Obesity remains a serious health problem and it is no secret that many people want to lose weight. Behavioral economists typically argue that “nudges” help individuals with various decisionmaking flaws to live longer, healthier, and better lives. In an article in the new issue of Regulation, Michael L. Marlow discusses how nudging by government differs from nudging by markets, and explains why market nudging is the more promising avenue for helping citizens to lose weight.
In Bootleggers & Baptists: How Economic Forces and Moral Persuasion Interact to Shape Regulatory Politics, economists Bruce Yandle and Adam Smith explain how money and morality are often combined in politics to produce arbitrary regulations benefiting cronies, while constraining productive economic activities by the general public.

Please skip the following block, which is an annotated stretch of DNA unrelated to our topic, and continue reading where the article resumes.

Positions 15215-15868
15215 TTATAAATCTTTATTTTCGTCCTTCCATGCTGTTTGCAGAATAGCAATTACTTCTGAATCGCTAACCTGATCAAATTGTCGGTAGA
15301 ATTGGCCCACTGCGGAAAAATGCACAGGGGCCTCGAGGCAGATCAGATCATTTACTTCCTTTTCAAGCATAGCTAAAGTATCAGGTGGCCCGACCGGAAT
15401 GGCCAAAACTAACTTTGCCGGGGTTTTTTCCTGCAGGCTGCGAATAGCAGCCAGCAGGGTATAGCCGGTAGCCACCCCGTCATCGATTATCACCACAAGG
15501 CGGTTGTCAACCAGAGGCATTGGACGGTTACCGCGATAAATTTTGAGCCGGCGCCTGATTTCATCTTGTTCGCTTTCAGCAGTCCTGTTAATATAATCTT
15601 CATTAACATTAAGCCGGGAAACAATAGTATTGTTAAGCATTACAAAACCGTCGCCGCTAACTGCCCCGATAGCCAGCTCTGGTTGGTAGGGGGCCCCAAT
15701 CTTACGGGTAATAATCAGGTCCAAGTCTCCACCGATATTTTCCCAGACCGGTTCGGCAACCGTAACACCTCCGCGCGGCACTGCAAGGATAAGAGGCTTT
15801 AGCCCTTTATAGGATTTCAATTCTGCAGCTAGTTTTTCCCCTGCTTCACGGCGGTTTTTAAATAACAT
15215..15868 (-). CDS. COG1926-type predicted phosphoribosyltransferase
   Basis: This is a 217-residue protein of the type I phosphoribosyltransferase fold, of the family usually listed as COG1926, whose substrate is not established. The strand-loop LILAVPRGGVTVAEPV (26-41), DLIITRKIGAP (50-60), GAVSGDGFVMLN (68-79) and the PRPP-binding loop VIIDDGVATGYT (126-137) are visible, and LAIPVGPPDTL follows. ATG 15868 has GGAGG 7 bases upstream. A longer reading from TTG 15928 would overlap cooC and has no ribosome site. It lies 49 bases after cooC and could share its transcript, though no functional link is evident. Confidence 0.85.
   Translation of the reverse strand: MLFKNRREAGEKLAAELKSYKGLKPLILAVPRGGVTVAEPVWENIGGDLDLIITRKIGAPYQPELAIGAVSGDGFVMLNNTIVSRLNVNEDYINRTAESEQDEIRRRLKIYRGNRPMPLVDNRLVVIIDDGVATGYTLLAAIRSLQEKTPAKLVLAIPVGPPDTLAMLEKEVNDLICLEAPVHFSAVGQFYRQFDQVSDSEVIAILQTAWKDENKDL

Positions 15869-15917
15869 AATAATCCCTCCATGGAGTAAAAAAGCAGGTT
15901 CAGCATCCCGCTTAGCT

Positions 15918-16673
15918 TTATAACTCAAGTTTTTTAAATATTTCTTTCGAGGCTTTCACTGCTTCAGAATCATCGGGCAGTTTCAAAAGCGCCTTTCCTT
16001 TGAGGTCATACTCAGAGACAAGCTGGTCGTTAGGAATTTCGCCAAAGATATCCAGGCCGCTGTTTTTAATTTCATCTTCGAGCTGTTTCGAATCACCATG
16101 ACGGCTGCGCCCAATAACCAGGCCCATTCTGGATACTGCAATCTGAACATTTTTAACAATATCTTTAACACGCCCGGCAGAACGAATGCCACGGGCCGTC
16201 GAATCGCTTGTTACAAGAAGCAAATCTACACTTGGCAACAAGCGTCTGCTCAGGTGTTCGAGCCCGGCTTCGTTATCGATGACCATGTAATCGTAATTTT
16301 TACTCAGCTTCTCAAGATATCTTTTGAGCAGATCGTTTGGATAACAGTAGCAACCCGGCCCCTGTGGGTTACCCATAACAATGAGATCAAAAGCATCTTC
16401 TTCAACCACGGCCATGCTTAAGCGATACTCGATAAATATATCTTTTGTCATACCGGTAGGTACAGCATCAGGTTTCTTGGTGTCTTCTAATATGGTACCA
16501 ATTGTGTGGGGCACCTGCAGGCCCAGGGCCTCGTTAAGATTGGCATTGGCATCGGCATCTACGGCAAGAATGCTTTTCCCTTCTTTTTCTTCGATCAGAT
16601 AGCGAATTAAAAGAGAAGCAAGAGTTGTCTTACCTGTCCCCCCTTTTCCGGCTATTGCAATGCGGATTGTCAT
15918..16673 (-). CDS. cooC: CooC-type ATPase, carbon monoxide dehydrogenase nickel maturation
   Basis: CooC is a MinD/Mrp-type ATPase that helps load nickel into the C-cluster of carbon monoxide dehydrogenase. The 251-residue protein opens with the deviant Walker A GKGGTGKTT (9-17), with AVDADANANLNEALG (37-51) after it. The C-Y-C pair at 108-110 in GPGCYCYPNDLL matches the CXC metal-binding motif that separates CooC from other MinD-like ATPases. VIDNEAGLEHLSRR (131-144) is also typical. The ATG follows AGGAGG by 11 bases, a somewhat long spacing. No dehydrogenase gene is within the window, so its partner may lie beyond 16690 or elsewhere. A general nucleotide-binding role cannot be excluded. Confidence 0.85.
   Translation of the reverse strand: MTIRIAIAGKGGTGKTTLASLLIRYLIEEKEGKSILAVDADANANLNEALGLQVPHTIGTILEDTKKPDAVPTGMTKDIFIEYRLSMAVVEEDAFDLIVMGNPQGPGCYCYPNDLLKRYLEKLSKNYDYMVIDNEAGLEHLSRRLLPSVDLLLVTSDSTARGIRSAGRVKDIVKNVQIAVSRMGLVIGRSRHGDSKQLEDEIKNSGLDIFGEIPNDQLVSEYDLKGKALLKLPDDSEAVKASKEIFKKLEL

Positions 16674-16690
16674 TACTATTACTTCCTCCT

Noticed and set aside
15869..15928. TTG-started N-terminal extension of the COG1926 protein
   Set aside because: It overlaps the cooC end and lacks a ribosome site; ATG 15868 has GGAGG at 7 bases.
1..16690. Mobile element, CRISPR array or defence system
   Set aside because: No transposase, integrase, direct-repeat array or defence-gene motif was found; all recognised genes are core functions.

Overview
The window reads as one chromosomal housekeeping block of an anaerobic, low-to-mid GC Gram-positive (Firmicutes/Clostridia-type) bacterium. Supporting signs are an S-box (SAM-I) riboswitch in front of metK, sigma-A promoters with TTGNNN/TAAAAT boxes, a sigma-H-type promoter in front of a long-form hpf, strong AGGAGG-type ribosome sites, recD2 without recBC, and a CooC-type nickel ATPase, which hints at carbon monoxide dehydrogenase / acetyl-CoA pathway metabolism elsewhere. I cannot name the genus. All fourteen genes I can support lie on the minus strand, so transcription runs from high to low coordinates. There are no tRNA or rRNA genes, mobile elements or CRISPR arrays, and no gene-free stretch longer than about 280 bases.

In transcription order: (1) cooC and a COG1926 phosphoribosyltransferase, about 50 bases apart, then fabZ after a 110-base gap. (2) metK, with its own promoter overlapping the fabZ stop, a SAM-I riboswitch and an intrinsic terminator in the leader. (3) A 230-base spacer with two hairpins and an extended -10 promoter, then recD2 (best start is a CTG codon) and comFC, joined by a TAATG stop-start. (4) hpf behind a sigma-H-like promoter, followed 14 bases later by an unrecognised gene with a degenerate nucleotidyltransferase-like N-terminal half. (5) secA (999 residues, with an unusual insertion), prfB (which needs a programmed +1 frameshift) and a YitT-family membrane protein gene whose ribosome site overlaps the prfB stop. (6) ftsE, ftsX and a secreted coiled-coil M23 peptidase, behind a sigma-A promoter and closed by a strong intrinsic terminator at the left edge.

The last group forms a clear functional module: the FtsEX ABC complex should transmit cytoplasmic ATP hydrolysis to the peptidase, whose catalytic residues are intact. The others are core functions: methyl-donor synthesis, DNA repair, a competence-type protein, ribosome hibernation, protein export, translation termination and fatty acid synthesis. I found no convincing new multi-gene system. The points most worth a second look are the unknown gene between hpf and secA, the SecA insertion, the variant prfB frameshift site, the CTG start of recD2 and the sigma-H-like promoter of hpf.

Featuring the author Nat Hentoff, Columnist, Village Voice; with comments by Paul Rosenzweig, Senior Research Fellow, Center for Legal and Judicial Studies, The Heritage Foundation.
In his new book, Nat Hentoff decries the federal government’s assault on the civil liberties of Americans in the aftermath of the 9-11 terrorist attacks. Patriot I, Patriot II, Operation TIPs, and the Total Information Awareness System share one common objective: increased domestic surveillance, with minimal judicial supervision. Hentoff also chronicles the rise of citizens’ groups that have been protesting government encroachment. Although there has been little coverage in the major media, “Bill of Rights Defense Committees” have now spread to nearly one hundred cities and towns nationwide. Please join us for a discussion of how the federal government has been responding to the threat posed by al-Qaeda and other terrorist groups.